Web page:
In pre-war Prague, the dreams of two young lovers are shattered when they are separated by the Nazi invasion. Then, decades later, thousands of miles away in New York, there's an inescapable glance of recognition between two strangers. Providence is giving Lenka and Josef one more chance. From the glamorous ease of life in Prague before the Occupation, to the horrors of Nazi Europe, The Lost Wife explores the power of first love, the resilience of the human spirit, and the strength of memory.
©2011 Alyson Richman (P)2012 Recorded Books, LLC
I only selected this story because of my appreciation for the narration of George Guidall. I now have a newfound respect for Suzanne Toren and Alyson Richman.
A superbly crafted tale of love lost and found set amidst the horrors of the second world war.
I highly recommend this novel.
The richness of the writing compared with the authenticity of the narrators was amazing.
It's hard to pick one, just pick a book that ripped your heart out and add in heartache and suffering.
Their pronunciations were on point - I really felt like they were the characters.
I would take lenka, just because I liked her the best.
It was so enjoyable to listen to, I couldn't stop. It was like watching a movie with my brain and ears instead of my eyes. Gorgeous in every way.
From the first pages to the end I loved this book. The narrators carefully painted a vivid picture for me, keeping me deeply immersed in the book.
After listening to the first few chapters, I've recommended this book to many friends. It's a wonderful story and I was sad it the book was over.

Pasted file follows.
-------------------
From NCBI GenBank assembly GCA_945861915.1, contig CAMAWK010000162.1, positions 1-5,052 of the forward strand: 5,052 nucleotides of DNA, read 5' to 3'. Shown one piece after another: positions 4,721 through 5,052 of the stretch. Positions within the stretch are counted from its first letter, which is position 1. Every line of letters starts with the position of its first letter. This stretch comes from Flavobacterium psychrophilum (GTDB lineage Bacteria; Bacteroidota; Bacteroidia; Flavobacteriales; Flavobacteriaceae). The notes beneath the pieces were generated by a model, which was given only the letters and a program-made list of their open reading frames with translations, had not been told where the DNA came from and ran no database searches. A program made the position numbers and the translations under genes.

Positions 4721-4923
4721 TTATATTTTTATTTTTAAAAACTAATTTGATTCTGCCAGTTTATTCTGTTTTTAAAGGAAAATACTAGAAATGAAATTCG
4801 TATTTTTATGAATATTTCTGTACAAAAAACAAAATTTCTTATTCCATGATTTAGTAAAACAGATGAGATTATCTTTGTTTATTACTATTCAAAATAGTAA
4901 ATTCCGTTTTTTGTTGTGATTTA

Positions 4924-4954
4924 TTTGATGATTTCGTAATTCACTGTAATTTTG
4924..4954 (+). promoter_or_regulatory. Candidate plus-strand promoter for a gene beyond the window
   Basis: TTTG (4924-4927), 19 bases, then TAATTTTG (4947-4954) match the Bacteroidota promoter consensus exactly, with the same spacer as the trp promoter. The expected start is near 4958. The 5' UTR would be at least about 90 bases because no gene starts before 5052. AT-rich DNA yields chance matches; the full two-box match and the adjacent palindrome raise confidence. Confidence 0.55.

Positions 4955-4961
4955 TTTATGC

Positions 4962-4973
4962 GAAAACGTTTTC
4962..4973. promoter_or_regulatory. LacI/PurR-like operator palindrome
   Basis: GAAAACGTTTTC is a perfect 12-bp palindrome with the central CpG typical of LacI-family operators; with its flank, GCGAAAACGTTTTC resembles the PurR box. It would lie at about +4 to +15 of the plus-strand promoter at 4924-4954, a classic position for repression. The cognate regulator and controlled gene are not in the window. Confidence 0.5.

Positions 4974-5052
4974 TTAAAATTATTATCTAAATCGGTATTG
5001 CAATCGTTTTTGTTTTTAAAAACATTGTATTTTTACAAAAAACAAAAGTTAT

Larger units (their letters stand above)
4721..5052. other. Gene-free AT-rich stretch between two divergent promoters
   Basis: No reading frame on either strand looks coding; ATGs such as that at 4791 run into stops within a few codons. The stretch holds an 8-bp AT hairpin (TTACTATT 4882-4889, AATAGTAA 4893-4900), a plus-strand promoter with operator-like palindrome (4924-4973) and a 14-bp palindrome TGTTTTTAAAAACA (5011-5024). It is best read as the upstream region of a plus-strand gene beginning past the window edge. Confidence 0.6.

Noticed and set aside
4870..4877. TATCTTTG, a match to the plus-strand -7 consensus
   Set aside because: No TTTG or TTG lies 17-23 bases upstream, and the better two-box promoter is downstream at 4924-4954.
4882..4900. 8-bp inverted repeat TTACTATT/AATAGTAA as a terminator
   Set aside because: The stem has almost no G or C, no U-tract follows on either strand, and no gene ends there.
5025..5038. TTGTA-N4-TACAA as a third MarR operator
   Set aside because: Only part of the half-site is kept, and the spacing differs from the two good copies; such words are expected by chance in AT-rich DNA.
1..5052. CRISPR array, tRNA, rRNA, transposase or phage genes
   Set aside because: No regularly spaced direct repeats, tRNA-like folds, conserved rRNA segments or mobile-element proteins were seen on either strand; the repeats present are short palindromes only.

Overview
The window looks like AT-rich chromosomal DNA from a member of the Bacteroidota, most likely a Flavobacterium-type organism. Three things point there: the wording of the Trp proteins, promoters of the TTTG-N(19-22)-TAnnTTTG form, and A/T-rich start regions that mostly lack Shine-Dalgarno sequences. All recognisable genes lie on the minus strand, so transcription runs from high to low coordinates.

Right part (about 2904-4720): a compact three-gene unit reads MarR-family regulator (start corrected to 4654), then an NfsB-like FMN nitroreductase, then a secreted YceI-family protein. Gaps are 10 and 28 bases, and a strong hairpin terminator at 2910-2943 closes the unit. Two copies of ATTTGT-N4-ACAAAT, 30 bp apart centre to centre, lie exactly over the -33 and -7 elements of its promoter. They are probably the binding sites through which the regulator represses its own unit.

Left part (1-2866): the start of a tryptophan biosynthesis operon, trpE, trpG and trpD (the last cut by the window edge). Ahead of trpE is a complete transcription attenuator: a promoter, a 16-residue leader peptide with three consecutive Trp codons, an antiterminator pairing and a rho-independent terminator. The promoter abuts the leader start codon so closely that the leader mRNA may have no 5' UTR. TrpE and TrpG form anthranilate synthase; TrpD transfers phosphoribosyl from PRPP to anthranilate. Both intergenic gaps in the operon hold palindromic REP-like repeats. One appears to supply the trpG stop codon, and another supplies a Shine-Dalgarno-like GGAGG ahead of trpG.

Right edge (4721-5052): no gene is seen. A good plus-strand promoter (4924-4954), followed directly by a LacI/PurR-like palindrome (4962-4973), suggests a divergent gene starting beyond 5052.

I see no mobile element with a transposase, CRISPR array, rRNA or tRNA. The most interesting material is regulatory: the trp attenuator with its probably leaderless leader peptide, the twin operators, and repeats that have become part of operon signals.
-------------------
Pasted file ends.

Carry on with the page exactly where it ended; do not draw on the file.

It was a beautiful story but quite disturbing.
Many books written about the Jews during the Holocaust.
Josef - he struggled with the loss of his wife and child only to come to the United States and struggle to obtain an education and raise a family.
THE LOST LIVES
I don't remember why I chose this book but it sat in my queue for some time. It is hard to listen to the suffering the characters have to endure. But it is never maudlin or sentimental. George Guidell nearly brought me to tears and Suzanne Toren is excellent. I highly recommend this to anyone who wants a good, engaging story. I think the only negative is the title, could not have been the authors first choice.
I've read many Holocaust novels. They are all painful to read, but I continue to believe it's crucial that we be aware that there is something in human nature that makes far to easy for us to slip into cruelty - especially when we see people as different or less than we are. I especially appreciated this authors descriptions of what the two main characters felt in the 60 years that the novel covered.
This book started with one of the most spectacular plot lines I've ever heard. The story built from there, and then . . . nothing. The ending had nothing to do with the beginning. What happened? Is this the first in a series?
The ending, or lack of one.
They both gave wonderful performances.
I wouldn't cut one scene, but I sure would have demanded an ending!
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